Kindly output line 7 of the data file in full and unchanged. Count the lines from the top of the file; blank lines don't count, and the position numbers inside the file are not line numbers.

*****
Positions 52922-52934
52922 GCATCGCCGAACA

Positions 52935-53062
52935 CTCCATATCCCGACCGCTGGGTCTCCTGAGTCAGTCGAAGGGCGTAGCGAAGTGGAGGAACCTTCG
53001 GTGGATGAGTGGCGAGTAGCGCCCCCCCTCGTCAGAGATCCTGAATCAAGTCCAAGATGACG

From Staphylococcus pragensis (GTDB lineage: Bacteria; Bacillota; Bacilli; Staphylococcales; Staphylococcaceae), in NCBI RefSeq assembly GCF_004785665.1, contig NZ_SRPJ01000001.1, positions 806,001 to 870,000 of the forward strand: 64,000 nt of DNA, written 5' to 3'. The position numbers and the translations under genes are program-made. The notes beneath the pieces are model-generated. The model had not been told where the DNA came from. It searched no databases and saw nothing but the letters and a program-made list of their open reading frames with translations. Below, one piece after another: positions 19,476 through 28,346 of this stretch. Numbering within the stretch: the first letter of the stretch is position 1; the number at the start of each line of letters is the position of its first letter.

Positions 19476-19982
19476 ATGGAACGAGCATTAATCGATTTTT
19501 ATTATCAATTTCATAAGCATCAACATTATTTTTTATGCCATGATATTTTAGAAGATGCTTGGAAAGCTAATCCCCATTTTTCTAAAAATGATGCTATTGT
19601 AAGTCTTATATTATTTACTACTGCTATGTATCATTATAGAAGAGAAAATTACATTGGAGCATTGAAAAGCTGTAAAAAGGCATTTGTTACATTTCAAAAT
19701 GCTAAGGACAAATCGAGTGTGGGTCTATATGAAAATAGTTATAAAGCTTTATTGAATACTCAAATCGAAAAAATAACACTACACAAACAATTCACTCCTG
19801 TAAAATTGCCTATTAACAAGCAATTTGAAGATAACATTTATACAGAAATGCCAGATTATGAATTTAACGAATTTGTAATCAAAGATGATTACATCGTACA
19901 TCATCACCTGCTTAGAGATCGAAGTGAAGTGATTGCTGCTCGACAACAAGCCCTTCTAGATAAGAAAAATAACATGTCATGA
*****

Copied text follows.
Positions 19476-19982